• If around_zero is True, uses the diverging colormap default_diverging_colormap. The initial value of this is a truncated version of the perceptually-uniform “Balance” colormap from cmocean, with blue for positive numbers and red for negative ones.

      • If around_zero is False, uses the sequential colormap default_sequential_colormap.The initial value of this is the perceptually-uniform “Viridis” colormap from matplotlib.

    • If continuous is False, uses a pattern-based “digitbox” rendering strategy to render integers up to 9,999,999 as nested squares, with one square per integer digit and digit colors drawn from the D3 Category20 colormap.

  • array – The array to render.

  • columns – Sequence of axis names or positional axis indices that should be placed on the x axis, from innermost to outermost. If not provided, inferred automatically.

  • rows – Sequence of axis names or positional axis indices that should be placed on the y axis, from innermost to outermost. If not provided, inferred automatically.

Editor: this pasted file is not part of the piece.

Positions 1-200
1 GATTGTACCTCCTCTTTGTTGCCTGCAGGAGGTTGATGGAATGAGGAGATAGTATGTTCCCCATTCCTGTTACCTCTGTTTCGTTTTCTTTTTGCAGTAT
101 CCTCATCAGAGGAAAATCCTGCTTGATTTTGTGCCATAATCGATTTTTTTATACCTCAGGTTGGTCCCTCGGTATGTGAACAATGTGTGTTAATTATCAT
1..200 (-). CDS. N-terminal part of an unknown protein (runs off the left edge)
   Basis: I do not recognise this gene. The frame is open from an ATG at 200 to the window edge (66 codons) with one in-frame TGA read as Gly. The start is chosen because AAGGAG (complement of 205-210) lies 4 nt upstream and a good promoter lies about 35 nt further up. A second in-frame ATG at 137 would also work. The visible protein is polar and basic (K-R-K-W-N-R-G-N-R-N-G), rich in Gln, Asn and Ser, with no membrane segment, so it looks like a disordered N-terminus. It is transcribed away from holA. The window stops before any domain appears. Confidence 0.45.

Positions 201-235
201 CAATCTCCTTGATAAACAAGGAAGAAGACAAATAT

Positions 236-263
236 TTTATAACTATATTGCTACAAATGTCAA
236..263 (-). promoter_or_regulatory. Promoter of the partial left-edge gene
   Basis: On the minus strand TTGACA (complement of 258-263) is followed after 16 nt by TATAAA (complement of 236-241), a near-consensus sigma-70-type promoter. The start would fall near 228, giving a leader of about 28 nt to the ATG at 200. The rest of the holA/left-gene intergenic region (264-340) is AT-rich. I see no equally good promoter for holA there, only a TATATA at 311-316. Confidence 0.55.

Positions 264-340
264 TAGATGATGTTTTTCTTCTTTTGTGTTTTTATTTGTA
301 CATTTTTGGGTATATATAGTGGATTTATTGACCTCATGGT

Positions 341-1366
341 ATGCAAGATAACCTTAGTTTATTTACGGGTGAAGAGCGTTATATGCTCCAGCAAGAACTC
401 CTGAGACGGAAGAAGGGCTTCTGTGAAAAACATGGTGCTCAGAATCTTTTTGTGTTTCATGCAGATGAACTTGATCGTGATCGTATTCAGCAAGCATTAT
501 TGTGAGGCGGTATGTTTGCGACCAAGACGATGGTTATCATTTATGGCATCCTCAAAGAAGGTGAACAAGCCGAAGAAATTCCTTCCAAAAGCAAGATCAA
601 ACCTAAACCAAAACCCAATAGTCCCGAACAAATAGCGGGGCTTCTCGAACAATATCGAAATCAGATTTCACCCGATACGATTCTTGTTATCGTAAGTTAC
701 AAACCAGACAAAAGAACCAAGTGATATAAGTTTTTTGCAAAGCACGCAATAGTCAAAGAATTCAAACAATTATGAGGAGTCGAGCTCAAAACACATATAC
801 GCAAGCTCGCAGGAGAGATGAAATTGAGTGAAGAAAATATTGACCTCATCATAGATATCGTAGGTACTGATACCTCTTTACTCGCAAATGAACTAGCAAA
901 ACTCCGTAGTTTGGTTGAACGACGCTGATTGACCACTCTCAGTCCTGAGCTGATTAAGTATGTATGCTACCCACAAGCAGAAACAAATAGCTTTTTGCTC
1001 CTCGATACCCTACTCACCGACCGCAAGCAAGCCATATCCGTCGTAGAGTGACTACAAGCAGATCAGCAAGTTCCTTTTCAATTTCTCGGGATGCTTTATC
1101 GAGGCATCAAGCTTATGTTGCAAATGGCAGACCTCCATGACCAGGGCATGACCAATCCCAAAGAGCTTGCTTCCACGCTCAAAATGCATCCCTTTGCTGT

• sliders – Sequence of axis names or positional axis indices for which we should show only a single slice at a time, with the index determined with a slider.

  • valid_mask – Optionally, a boolean array with the same shape (and, if applicable, axis names) as array, which is True for the locations that we should actually render, and False for locations that do not have valid array data.

  • continuous – Whether to interpret this array as numbers along the real line, and visualize using an interpolated colormap. If “auto”, inferred from the dtype of array.

  • around_zero – Whether the array data should be rendered symmetrically around zero using a diverging colormap, scaled based on the absolute magnitude of the inputs, instead of rescaled to be between the min and max of the data. If “auto”, treated as True unless both vmin and vmax are set to incompatible values.

  • vmax – Largest value represented in the colormap. If omitted and around_zero is True, inferred as max(abs(array)) or as -vmin. If omitted and around_zero is False, inferred as max(array).

  • vmin – Smallest value represented in the colormap. If omitted and around_zero is True, inferred as -max(abs(array)) or as -vmax. If omitted and around_zero is False, inferred as min(array).

  • trim_outliers – Whether to try to trim outliers when inferring vmin and vmax. If True, clips them to 3 standard deviations away from the mean (or 3 sqrt-second-moments around zero) if they would otherwise exceed it.